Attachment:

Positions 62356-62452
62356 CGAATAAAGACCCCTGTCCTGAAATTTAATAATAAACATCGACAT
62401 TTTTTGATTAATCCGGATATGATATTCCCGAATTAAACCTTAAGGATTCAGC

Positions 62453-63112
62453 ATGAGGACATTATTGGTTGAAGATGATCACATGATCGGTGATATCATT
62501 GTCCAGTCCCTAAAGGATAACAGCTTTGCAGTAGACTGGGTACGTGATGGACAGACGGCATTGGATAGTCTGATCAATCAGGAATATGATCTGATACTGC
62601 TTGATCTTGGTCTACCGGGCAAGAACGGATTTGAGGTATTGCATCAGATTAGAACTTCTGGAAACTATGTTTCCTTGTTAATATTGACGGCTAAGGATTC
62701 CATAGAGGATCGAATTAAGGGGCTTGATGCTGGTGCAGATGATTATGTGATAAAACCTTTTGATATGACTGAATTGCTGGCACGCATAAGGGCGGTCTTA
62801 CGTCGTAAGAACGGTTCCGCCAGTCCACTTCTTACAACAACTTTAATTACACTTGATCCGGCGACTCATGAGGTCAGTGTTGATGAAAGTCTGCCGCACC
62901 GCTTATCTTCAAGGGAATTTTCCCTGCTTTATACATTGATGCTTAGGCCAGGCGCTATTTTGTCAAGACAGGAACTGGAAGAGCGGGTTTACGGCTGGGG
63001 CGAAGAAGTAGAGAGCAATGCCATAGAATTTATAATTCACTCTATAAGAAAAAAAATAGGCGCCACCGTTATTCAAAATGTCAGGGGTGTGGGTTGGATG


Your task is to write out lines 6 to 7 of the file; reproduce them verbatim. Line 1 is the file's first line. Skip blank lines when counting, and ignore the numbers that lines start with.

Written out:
62501 GTCCAGTCCCTAAAGGATAACAGCTTTGCAGTAGACTGGGTACGTGATGGACAGACGGCATTGGATAGTCTGATCAATCAGGAATATGATCTGATACTGC
62601 TTGATCTTGGTCTACCGGGCAAGAACGGATTTGAGGTATTGCATCAGATTAGAACTTCTGGAAACTATGTTTCCTTGTTAATATTGACGGCTAAGGATTC